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Roof

Launch Slideshow

Rebuilding on the Gulf Coast

Two-story addition and roof panels

Rebuilding on the Gulf Coast

Two-story addition and roof panels

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    The second-story floor system in the transept addition hangs between the top of the first-floor wall panels.

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    The second-floor structure of the transcept addition is supported by 6x16 glulam beams that span the openings of the arches of the original church frame.

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    The 32-foot-long structural ridge beam fit into reinforced pockets in the gable SIPs.

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    Preinstalled 2-by walk boards reinforced the connection between the lifting hooks and the OSB skins of the roof panels.

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    View of roof panel emplacement.

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    Placing the hooks slightly off-center eliminated camber in the panel, making it easier to slide the edge over the spline of the previous panel.

Most of the roof panels were 8-foot by 24-foot SIPs weighing 900 pounds each. Since they were set on top of an existing roof deck, we couldn’t have attachment points for the lifting straps. Instead, we used what we called hay-hooks: four iron hooks (provided by the SIP manufacturer) driven through the top skin of the panels (see slideshow). Since we needed walk boards on the panels anyway, we placed them so that they would reinforce the OSB where it was penetrated by the hay-hooks.

We quickly found that installing the hooks somewhat off-center — so that the heavy panels hung from the crane at a slight angle — helped take the crown out. This allowed the tongue-side to slide into the groove side much more easily.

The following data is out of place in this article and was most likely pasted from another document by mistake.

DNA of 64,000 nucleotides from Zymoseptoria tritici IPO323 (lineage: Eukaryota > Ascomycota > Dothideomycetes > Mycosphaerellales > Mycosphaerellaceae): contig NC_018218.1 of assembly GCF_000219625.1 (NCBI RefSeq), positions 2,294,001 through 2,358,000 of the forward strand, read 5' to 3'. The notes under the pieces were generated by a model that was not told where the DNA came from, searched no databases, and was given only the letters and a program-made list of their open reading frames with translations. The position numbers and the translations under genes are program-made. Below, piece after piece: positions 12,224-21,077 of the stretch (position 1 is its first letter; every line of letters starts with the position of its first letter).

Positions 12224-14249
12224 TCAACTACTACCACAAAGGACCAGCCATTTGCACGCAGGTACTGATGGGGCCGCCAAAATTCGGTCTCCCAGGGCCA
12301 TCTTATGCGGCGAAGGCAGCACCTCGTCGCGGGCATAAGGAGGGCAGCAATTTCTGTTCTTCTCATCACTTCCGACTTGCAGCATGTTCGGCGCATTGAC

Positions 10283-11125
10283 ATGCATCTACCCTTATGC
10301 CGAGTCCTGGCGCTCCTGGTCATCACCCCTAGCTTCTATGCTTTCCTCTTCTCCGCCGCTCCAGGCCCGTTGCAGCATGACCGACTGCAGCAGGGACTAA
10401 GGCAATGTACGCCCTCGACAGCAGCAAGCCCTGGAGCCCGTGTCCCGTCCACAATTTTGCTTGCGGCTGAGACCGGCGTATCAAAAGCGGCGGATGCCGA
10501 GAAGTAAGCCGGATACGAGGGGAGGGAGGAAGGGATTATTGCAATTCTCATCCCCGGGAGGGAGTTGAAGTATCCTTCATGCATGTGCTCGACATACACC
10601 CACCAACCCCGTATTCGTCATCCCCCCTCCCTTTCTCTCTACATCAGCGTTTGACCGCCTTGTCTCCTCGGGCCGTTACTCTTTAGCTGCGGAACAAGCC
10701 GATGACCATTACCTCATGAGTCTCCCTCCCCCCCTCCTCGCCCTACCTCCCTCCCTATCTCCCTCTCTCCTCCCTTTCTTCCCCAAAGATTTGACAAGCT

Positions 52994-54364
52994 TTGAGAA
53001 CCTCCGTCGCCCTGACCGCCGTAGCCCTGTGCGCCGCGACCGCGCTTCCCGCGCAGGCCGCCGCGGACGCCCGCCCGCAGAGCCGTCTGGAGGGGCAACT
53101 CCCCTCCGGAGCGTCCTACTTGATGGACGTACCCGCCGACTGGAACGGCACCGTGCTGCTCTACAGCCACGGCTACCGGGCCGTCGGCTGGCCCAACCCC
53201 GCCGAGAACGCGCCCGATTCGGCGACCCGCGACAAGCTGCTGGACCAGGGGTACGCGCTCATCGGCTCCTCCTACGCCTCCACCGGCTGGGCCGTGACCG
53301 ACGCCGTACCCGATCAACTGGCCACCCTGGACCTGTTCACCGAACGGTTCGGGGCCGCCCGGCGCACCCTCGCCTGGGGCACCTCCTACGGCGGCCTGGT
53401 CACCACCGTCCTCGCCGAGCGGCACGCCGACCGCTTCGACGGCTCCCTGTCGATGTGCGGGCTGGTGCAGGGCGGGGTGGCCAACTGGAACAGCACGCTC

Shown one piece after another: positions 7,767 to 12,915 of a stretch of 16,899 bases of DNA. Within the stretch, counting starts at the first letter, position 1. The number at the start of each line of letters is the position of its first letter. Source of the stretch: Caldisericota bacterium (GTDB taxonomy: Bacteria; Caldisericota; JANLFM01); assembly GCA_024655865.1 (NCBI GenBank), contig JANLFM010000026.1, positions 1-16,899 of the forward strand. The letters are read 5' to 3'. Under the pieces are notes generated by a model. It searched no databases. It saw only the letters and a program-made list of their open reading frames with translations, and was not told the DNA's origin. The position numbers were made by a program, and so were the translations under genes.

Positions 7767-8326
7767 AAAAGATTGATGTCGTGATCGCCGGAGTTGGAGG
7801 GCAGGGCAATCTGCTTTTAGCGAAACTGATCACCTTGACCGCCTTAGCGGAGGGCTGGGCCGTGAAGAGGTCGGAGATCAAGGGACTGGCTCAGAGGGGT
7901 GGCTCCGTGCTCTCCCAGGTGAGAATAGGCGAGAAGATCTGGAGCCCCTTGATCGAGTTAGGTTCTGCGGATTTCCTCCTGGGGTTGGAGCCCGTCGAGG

We glued and nailed the roof panels together at the joints, and screwed the panels together at the ridge. With doubled plates at the eaves and gable ends, we had plenty of wood to make the connection between the roof panels and wall panels with glue and 5/16-inch-diameter by 13-inch-long Trufast SIP screws. Later, after the crane was off-site, we returned to fasten down the panels to the three existing intermediate 6x12 purlins under the 3x6 T&G roof decking, also with 13-inch screws. All told, we used more than 8,000 of these heavy-duty screws to hold the wall and roof panels in place.

Transepts

The transept wings on each side of the main sanctuary were essentially new construction and went together smoothly. After framing and sheathing the first floor on top of the piers, we glued and screwed doubled 2x6s around the perimeter and slipped the wall panels into place.     

We hung the second-floor I-joists from the tops of the first-floor wall panels with top-mount joist hangers. Where the transepts intersect the main sanctuary, the joists hang from recessed 6x16 glulam beams that carry the floor loads and stiffen the main walls. Then we sheathed the floor, and repeated the process with the second-story wall panels. At the gables, panels were notched and reinforced to receive the 32-foot-long structural ridge beams that support the roof panels.